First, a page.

P49Session 1 (Thursday 11 January 2024, 15:35-18:00)Speech-in-noise pupillometry data collected via a virtual reality headset
In an initial exploration of virtual reality (VR) for assessing speech recognition and listening effort in realistic environments, pupillometry data collected via a consumer Vive Pro-Eye headset were compared with data obtained via an Eyelink 1000 system, from the same normally-hearing participants presented with similar non-spatialized auditory stimuli. Vive testing used a custom platform based on Unity for video playback and MaxMSP for headphones-based audio rendering and overall control. For Eyelink measurements, head movements were minimized by a chin rest and participants fixated on a cross presented on a grey screen. No such constraints were present for Vive measurements which were conducted both using a 360° cafe video and with a uniformly grey visual field. Participants identified IEEE sentences in babble at two signal-to-noise ratios (SNRs). The lower SNR (-3 dB) produced around 65% word recognition, while performance for the higher SNR (+6 dB) was at ceiling. As expected, pupil dilation was greater for the lower SNR, indicating increased listening effort. Averaged across participants, pupil data were very similar across systems, and for the Vive, across the different visual backgrounds, thereby supporting the idea that VR systems have the potential to provide useful pupillometric listening effort data in realistic environments.
Ongoing experiments, conducted solely in VR and using spatialised sound, examine the effects of incorporating different aspects of realistic situations. In the aforementioned café video three computer monitors, each associated with a particular talker, are visible on tables. In one condition, as above, target sentences from a single talker are presented audio-only. In a second single-talker condition, a video of the talker reading the target sentence is also presented. In a third condition the target talker varies quasi-randomly across trials. A visual cue presented 2s prior to the target video allows the participant to orient to the correct screen. In each visual condition, target sentences are presented against a background of café noise plus additional babble at two SNRs, differing by 9 dB. Comparison across conditions will be informative of the extent to which pupillometry data may be affected by factors such as dynamic changes in visual background and head movements of the type typically involved in multi-talker conversations.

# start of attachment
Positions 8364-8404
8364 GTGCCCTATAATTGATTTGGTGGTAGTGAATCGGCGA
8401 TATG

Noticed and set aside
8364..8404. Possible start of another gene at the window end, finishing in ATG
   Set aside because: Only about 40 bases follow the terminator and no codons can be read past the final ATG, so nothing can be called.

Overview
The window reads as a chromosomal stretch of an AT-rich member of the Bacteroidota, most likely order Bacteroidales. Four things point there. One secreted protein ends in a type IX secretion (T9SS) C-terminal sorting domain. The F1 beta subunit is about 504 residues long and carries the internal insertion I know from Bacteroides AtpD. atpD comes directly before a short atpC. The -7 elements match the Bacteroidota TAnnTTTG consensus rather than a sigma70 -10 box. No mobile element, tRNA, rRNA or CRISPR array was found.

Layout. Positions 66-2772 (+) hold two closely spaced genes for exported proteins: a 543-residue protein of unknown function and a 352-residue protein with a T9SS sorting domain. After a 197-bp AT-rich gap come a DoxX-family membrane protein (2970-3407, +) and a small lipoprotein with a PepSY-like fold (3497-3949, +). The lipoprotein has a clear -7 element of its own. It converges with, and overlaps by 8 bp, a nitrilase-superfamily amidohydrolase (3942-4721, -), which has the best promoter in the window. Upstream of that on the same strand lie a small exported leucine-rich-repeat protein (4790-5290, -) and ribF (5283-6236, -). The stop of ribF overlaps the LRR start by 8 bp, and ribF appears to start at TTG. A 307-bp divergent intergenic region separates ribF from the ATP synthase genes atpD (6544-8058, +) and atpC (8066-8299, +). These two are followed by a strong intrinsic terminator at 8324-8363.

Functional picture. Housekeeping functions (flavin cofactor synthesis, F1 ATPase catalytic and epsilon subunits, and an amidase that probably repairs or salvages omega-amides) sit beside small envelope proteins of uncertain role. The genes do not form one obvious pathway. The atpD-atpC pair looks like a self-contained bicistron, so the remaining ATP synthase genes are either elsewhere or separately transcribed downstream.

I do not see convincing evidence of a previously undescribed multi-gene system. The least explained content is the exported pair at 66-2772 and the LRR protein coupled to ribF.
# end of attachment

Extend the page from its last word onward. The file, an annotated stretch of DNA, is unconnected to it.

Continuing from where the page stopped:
Funding: Supported by the William Demant Foundation.